Communication with your volunteers

V - inspiring A Million

It is vital to communicate with the volunteers within your club. Informal chats with small groups of volunteers or individuals can also be an effective way of finding out how people are getting on, providing some feedback and demonstrating an interest in their role.

Who?

Everybody who is involved as a volunteer or helper, even if they only help out occasionally

When?

Maybe after a training session, a match or at a social evening organised as a mid-season thank-you for all of your volunteers.

What?

Remember that a team talk is a two-way process. The purpose of a team talk is to:

  • Motivate
  • Listen
  • Review performance
  • Recognise achievement (and possibly make some changes)
  • Renew the team focus
  • Identify any skills gaps and need for support
  • Build the team spirit

Ask questions

Ask questions similar to those you have already asked yourself. Be prepared to listen, people may have different views about how things are going. Encourage people to put forward their ideas - maybe an 'ideas box' would enable people to contribute their constructive ideas over two or three weeks before the meeting.

Why not set up three 'get involved' meetings each year - one pre-season to set the team going, one mid-season to review progress and one at the end of the season to review the year?

When things aren't going to plan

We all know that many volunteers and helpers give up because they are:

  • Overloaded and 'put upon'
  • Not confident about the task they have been asked to do
  • Fed up with doing the same thing
  • Afraid that they will be committed for life!

If a job is too onerous for one person, why not split it into two or three smaller parts. This is not as difficult as it may appear. Use the roles and responsibilities form to identify the tasks that make up the job.

You should find that you can group these into tasks that need to be done at the club, away from the club, daily, weekly, monthly, or tasks that require specific skills. This will help to break the job down into smaller, more manageable parts.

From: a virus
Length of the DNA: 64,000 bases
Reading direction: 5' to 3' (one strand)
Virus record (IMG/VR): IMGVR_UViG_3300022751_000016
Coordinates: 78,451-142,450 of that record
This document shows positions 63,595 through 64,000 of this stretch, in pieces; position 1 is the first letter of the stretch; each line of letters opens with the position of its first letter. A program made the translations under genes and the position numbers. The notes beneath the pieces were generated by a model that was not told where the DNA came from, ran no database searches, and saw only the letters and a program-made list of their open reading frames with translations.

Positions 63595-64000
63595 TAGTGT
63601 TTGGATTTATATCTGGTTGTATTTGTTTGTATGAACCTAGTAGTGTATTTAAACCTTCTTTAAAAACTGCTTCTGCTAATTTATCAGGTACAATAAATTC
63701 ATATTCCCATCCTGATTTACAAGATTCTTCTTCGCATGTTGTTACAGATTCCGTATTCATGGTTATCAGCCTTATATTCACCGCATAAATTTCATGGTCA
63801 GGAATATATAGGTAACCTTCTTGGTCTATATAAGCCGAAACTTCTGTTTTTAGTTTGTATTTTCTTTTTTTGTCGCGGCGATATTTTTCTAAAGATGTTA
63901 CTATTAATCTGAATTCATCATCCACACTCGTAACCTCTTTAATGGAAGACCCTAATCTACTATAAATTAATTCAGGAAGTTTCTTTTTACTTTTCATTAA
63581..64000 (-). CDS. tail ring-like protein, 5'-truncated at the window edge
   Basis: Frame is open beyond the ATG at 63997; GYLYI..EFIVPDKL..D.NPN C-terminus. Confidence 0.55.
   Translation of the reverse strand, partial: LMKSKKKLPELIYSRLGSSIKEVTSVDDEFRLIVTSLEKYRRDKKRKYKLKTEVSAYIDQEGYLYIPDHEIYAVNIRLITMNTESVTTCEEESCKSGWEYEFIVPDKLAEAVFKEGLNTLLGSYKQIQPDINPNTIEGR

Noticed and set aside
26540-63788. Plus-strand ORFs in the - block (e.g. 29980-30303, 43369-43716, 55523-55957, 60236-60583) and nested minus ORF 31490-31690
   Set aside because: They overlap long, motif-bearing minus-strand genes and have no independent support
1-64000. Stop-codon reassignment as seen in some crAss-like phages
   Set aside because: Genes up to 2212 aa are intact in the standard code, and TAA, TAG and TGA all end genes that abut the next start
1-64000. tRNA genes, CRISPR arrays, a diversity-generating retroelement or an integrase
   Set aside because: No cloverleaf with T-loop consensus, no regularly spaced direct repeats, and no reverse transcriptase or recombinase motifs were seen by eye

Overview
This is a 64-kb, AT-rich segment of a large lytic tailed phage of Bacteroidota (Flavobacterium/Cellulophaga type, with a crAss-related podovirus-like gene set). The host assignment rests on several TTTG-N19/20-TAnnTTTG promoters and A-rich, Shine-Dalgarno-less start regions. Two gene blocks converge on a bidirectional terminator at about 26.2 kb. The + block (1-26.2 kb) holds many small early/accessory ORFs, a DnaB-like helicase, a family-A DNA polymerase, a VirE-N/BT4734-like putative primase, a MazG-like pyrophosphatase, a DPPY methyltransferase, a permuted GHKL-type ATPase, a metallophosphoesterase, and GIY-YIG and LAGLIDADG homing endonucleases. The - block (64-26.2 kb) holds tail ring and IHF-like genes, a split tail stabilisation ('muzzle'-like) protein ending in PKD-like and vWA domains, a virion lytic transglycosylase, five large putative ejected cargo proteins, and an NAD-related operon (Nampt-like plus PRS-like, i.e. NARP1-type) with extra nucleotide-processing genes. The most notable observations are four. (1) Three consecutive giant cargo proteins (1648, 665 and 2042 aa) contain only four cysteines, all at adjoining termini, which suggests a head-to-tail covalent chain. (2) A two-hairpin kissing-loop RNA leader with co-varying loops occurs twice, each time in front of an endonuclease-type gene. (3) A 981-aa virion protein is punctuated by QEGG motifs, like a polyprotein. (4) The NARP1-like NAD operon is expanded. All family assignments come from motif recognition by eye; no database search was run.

Support systems

  • Help people to develop confidence in their current role or to prepare for a new role by providing a 'buddy' - somebody who has done the job before, who can help them settle in to the job without feeling out of their depth. A smooth handover from the person who did the job last year always helps people to get through the first weeks with more confidence.
  • Some 'on the job' coaching
  • Training opportunities which can include Running Sport workshops led by Sport England, booklets, job shadowing, talking to other people to see how they do the job in their club or league.
  • Magazine articles
  • E-learning and websites

Planning for succession

Try to find the balance between a high turnover of volunteers and stagnation. Skill and experience are invaluable qualities, but 'waiting for dead men's shoes' can be off-putting for potential volunteers.

Volunteers will be motivated by new challenges and like to be reassured that they are not taking on a lifetime commitment by volunteering their help.

Volunteers are more likely to feel comfortable about moving onto a new challenge if they know that they are handing over their role to somebody who will do a good job.

Plan ahead: encourage volunteers to look out for somebody who could take over from them. Offer them the chance to shadow the job for a while, to find out what's involved and to see if it's the right role for them.

If the new volunteer is to be a member of the Board, make sure that he/she is aware of the duration of their responsibility. It is always a good idea for the Board constitution to dictate a length of time - say two years with the possibility of re-election.

Good succession planning helps to ensure that the right people are doing the right roles at the right time!